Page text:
Poroshenko acuses Russia of invading Ukraine on a weekly basis but maintains a chocolate making facility there just the same
This article originally appeared at The Jamestown Foundation
President Petro Poroshenko’s continued ownership of a confectionary manufacturing facility in Lipetsk, Russia, has become such a political burden for the Ukrainian leader that he specifically addressed the issue of its sale in an exclusive TV interview earlier this month (March 2015) (TSN, March 13). Ukraine’s president—who has yet to sell off his key business asset, the candy and chocolate producer Roshen Group—is under fire domestically for owning a factory in the adversary’s country. At the same time, operations of Roshen’s factory in Lipetsk are being disrupted in Russia as well.
The Lipetsk facility produces around 7 percent of the candy and chocolate sold on the Russian market (Moskovsky Komsomolets, October 7, 2014). Its share in the overall sales of Roshen Group is not exactly known. Roshen’s largest factories are located in the Ukrainian cities of Kyiv and Vinnytsia; but the corporation’s products are also manufactured in the European Union, at facilities in Lithuania and Hungary. In total, Roshen Group employs around 10,000 people. The company’s 2014 self-reported revenues were a little over $1 billion. According to industry watchers, Roshen Confectionery Corporation is currently the world’s 22nd-largest candy business (Candyindustry.comaccessed on March 19).
In December 2014, President Poroshenko admitted that he had signed an advisory agreement with financial advisory company Rothschild Group to divest himself from Roshen. Poroshenko said there were four potential customers interested in Roshen, but negotiations had been protracted because of the ongoing war in eastern Ukraine. If the war continues to drag on, Poroshenko suggested the possibility of a management buyout under a deferred payment plan (Lb.ua, December 29, 2014). The major Russian snack producer KDV Group has been mentioned before as a potential buyer (TSN, November 12, 2014). The agreement with Rothschild precludes Poroshenko from being able to exercise any further control while the search for a buyer continues.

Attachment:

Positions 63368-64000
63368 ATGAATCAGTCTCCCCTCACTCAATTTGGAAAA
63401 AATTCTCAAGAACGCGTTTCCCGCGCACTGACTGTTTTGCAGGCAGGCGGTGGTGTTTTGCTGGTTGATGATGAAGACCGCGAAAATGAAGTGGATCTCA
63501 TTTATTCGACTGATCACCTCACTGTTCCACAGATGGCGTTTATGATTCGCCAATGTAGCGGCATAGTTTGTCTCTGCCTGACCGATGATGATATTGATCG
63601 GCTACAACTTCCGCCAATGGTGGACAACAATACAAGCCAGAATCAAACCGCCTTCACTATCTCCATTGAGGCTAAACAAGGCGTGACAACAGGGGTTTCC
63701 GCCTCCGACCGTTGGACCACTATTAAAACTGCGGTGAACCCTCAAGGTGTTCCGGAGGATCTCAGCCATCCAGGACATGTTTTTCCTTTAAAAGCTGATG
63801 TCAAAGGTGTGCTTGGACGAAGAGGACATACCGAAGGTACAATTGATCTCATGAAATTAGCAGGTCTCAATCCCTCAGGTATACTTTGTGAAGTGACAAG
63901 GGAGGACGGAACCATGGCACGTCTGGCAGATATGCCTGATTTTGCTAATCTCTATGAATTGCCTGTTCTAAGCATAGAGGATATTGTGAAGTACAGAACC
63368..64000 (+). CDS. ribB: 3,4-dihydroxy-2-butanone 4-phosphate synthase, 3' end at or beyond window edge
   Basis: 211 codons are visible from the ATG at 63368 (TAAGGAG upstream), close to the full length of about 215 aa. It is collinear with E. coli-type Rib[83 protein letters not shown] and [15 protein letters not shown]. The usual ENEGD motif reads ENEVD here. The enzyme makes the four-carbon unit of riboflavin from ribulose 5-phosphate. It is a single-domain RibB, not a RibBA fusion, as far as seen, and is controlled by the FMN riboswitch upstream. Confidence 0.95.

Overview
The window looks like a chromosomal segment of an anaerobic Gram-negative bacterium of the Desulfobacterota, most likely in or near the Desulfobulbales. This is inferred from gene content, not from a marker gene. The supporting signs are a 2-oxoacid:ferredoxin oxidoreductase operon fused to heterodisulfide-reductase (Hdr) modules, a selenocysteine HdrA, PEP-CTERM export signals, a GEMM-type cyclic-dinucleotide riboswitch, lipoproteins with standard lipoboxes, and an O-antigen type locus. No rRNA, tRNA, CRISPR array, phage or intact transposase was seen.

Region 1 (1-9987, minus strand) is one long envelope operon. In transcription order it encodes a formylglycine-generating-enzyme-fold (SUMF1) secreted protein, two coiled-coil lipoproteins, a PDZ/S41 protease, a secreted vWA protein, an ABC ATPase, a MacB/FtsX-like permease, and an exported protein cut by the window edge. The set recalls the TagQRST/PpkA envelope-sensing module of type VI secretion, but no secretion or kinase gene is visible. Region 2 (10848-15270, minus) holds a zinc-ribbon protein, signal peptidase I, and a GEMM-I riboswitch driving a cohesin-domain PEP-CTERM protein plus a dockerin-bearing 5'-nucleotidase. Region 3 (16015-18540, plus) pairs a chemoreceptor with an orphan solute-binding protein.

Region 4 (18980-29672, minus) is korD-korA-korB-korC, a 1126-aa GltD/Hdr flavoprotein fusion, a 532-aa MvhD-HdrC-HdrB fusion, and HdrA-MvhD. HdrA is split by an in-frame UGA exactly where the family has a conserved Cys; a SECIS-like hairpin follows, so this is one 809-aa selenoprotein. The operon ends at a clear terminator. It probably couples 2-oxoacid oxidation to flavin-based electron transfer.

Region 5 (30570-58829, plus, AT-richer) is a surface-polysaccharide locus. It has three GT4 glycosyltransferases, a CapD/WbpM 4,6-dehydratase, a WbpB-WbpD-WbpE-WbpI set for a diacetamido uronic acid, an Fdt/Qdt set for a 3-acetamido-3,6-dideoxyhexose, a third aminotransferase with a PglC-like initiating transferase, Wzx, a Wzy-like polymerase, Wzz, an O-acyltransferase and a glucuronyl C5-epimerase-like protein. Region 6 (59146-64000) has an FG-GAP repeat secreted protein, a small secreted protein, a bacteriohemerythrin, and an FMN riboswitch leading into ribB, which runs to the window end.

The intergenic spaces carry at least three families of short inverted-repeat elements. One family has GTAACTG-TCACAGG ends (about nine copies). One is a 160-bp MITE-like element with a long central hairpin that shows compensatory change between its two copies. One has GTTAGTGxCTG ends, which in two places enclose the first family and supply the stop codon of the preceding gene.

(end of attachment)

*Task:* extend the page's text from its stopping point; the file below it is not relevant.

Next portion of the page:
Ongoing delays in the sale of the Lipetsk factory have a clear business explanation: mergers and acquisitions (M&A) deals involving political risk on the part of the seller, such as in this case, may take quite a long time. Indeed, Roshen’s Lipetsk factory is quite a valuable asset. Before the conflict with Russia, the Lipetsk plant might have been regarded as Roshen’s flagship facility in the strategically important Russian market—whose size is larger than the Ukrainian market. Moreover, the Lipetsk factory had, in recent years, been refurbished to meet modern production standards.
Yet according to Roshen’s executive in Russia, Konstantin Vakhonin, Poroshenko has not received any dividends from his Russian factory as all of the facility’s income was being reinvested into financing its modernization since 2011 (Moskovsky Komsomolets, October 7, 2014). Vakhonin also said that the Lipetsk factory employed 2,000 people, almost all Russian nationals, and sourced the majority of its supplies from Russia. It was selling its products not only in Russia, but also exporting to other Commonwealth of Independent States (CIS) markets, including back to Ukraine.